Renee Falconer

CF patient Renee Falconer

Have you studied beyond school? If so, how did you balance study, personal and CF responsibilities?

Yes, I managed to complete a bachelor of Business and Tourism and an associate diploma in Events Management. I mostly booked my admissions during quiet weeks and holidays. Thankfully uni gives your large breaks so i was able to focus on myself during this time. I also chose to spread my lectures and tutorials over the week rather than cramming them into a few hectic days. This gave me plenty of time to complete my medications and health regime and ensured i didn’t crash and burn by then end of the study week.
I also informed my lecturers and tutors if i was unwell and that i may need a hand going over information should i have to miss a lecture or tut. Everyone was really understanding and even rescheduled time for me to do exams at one point because i had to have an earlier than planned admission.

Do you work and if so, how many hours per week?

Currently I only work part time from home which suits me for now. Previously (Before my transplant and whilst i was studying) I worked in a resort reception as a manager and also did Night duty management which is wear you basically live in site and do any work that may be required during non-working hrs, (5pm though to 9am)
I was able to do 4 days a week working and 7 days a week night duty for 10 years.

When did you tell your employers about your CF?

My current employer knew about my health situation prior to employment however previous to that i did tend to wait the 3 month trial period – this was because i liked to show my worth to a company before i bring out a few things that might not be so ideal.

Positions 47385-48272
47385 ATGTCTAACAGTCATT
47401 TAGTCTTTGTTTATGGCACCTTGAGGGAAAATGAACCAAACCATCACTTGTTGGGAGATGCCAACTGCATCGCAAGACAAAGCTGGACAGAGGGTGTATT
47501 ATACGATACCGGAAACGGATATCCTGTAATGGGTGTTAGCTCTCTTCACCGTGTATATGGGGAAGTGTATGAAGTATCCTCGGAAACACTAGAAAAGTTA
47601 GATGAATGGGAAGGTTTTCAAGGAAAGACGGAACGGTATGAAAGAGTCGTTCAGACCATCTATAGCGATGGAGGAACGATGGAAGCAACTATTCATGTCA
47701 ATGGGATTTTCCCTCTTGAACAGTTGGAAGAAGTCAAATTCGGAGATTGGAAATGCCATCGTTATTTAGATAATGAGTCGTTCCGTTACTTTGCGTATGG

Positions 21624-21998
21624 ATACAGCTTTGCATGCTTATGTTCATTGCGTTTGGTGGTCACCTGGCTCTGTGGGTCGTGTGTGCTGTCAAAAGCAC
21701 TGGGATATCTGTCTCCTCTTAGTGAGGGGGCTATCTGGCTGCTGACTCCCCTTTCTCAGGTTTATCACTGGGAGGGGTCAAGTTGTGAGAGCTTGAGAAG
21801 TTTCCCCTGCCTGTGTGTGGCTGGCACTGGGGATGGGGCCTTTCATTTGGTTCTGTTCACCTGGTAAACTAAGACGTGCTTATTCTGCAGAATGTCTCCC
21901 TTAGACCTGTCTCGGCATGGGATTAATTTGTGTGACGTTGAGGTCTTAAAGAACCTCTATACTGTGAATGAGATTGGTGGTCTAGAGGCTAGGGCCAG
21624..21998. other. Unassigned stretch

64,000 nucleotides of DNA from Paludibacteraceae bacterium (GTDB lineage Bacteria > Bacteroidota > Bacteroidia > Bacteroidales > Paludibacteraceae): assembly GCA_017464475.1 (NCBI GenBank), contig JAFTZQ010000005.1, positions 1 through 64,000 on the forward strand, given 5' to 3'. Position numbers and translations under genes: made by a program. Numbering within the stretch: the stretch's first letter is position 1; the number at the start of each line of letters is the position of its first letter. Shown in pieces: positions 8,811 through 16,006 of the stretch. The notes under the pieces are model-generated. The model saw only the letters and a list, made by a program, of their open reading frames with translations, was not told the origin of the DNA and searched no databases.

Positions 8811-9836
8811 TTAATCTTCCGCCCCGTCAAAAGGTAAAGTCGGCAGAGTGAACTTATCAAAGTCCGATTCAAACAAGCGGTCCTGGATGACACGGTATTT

How did you and your employee address the need for time off for treatment?

I was lucky that my employers have been very understanding of my need for time off and i would generally try to give as much lead up time as possible. I would also take work with me to hospital as do remotely as well as ensure adequate staff are available to fill in. I generally planned hospital admissions during quiet tourism periods.

Have you got any tips for the young CFs looking for a job?

Be positive and don’t disclose anything you feel that you don’t want to. Legally you are not required to and as much as we all like to think that there is no discrimination in this world, there sometimes is. Show your employer how valuable you are to their business and they’ll move mountains to keep you!

If you've had a transplant - what is one thing you wish you were told before transplant that could help you nowadays?

Probably that even though it is a terrifying prospect having a surgery so massive and hearing both good and bad stories from other patients, i’m glad i did it. Sometimes you need to have faith and know that your journey, just like everyone’s will be unique. In my personal situation i was ready for whatever life was going to throw at me because in the long run i’d rather battle epic wars then be buried and long gone.

What would the older you like to tell the younger you?

Hmmm… I probably would have gone for that harder degree (Veterinary science) – or continued my studies (Masters in International Business).. I also would have given myself a swift kick up the bum for slacking off when i was a teenager – i’m not 10 feet tall and bulletproof and the Drs are in fact right – on all accounts. Like it or not.

What are few things you would love to be able to do in the future (i.e. climb Mt. Everest, meet Ellen, learn to juggle)?

Ooohhhh.. This is actually really hard but I want to travel more, watch my Nieces and Nephew grow up, go to more concerts and maybe.. One day.. Skydive (i’m terrified of heights)


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